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What Stands in the Way of Female Leaders? (Part Two)

Yesterday, I launched a blog series on what prevents women from leading. Early on, even gifted girls shy away from leading because they don’t want to be disliked or seen as “bossy.” I mentioned how Sheryl Sandberg, Chief Operating Officer of Facebook, author of Lean In, and director on the board at Disney, has launched a campaign called Ban Bossy to reduce the use of this word that seems to hinder girls from stepping up to lead.

responsible kids

During an interview at Facebook headquarters, she was quick to point out that she’s not encouraging rude, mean-girl behavior or bullying. “Leadership is not bullying and leadership is not aggression,” Sandberg said. “Leadership is the expectation that you can use your voice for good. That you can make the world a better place.”

Great Leadership is Transcendent                                                                                                     

Herein lies the purpose of leadership. It should transcend both genders. I believe leadership gifts lie inside both males and females, and that both deserve equal rights and opportunities to flourish in a healthy context. But like ethnicity and culture, I believe both sexes should be about something bigger than mere gender. This was what made Nelson Mandela’s leadership so powerful. Once he was elected, he recognized that his presidency could not merely be about acquiring benefits for his race. He made moves that were inclusive of both blacks and whites—and won the country over. Dr. Martin Luther King, Jr. was about equal rights for all minorities, not just his own race. Mandela and King’s ethnicity made them equal but unique.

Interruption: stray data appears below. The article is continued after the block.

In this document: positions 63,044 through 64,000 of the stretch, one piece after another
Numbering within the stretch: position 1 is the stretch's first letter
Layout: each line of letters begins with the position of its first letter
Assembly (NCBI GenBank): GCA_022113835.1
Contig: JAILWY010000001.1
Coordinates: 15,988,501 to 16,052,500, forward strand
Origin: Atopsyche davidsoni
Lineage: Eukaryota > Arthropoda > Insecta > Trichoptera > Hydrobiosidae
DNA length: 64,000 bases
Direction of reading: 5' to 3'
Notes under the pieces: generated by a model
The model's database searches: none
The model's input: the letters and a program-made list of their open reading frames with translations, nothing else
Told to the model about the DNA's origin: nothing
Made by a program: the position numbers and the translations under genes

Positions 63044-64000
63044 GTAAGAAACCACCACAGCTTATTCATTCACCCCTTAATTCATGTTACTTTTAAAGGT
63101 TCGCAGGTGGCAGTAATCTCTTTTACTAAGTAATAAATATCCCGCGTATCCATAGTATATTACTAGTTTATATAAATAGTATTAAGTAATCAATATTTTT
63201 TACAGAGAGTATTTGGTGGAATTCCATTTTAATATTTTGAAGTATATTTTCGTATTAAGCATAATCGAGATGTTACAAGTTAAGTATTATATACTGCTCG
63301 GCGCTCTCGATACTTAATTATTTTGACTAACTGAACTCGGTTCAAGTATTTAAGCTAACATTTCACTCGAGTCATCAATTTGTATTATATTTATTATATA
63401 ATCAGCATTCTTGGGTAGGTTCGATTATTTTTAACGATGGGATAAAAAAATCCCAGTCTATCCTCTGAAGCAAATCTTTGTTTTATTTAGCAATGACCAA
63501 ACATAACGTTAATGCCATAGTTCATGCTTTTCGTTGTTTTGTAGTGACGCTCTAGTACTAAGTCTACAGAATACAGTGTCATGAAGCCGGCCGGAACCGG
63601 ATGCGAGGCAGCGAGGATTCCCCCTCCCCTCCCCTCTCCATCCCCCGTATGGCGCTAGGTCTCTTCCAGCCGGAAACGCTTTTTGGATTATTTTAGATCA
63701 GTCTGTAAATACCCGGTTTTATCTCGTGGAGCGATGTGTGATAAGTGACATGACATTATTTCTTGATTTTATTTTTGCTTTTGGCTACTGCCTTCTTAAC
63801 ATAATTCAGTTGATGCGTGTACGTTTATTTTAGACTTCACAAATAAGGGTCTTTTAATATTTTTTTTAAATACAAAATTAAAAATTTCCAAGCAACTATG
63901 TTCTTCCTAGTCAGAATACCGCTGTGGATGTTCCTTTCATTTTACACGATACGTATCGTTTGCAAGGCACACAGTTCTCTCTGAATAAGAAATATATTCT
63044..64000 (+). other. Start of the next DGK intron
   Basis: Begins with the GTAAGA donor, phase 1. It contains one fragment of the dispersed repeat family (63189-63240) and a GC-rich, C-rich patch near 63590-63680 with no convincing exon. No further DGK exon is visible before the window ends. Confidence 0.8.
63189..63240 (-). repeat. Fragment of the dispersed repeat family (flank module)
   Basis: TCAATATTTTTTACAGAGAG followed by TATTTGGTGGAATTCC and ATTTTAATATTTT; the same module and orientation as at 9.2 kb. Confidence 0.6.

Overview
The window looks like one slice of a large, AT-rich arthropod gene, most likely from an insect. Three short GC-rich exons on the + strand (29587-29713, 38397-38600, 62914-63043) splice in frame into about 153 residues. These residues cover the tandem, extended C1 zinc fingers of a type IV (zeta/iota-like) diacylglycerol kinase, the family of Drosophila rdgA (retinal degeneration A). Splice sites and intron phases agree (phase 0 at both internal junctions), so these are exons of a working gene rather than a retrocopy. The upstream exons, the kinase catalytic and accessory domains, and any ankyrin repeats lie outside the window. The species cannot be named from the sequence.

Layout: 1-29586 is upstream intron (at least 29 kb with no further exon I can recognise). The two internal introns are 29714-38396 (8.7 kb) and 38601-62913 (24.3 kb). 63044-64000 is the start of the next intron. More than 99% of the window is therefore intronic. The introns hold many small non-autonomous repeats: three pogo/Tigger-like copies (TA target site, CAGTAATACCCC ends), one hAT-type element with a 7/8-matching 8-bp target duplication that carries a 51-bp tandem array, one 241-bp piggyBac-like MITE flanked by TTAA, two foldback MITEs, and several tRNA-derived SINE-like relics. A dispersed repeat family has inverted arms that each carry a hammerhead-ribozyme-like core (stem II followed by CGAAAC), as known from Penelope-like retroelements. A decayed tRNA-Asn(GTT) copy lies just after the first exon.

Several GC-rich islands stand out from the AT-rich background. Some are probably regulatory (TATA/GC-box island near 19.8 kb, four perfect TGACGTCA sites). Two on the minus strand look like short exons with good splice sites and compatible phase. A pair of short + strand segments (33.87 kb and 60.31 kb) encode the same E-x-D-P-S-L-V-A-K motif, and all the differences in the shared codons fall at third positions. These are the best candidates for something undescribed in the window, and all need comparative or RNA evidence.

And so it is with gender. They should be viewed as equal but different. They each make unique contributions, yet neither is superior.

college students

When we fail to make this recognition, we fail as leaders. I have watched male leaders form a “Good Ol’ Boys” club that, for all practical purposes, leaves females without a place (except to serve in subordination to them). At the same time, I’ve watched women struggle with feminism as well, perhaps due to our world’s lopsided bias toward men. Once they gain authority, they find themselves pushing for their own agenda and recognition —and miss the big picture. I recently made a point about males honoring females while speaking at a college leadership event.  Afterwards, a female student emailed me saying that she and her fellow female student leaders felt patronized and insulted by my remarks. I was able to recognize what she was trying to say, but frankly, her issue blinded her from seeing anything outside of her narrow perspective. It was one big adventure in missing the point.

For the record, I am far from a perfect leader, and I don’t claim to be anything but human. However, throughout my career, I have welcomed skilled women to lead the departments or organizations in which I’ve been involved. As I served in colleges, I was so grateful for the female leaders who stepped into major responsibilities; in many cases, there were no males who were able or willing. Even today, more than half of the key leadership roles at Growing Leaders (where I am president) are filled with marvelously gifted women. Strong yet sensitive. Tough and tender. Their gifts are larger than mine in so many categories. And I celebrate that fact.

The bottom line? I think a healthy combination of gender and leadership occurs when:

  • Quality leadership is about gifts more than gender.
  • Both genders are equal but bring unique perspectives to the table.
  • We celebrate and value the differences both genders possess.
  • We allow the best idea to win out and guide the team, rather than the “best leader”.

Monday, we’ll look at some gifted female leaders who paved the way for others. Until then, let me know your thoughts on this issue.

 

Looking to develop leaders? Check out

Habitudes: Images That Form Leadership Habits and Attitudes

habitudes

3 Comments

  1. Melissa D. on March 21, 2014 at 9:09 am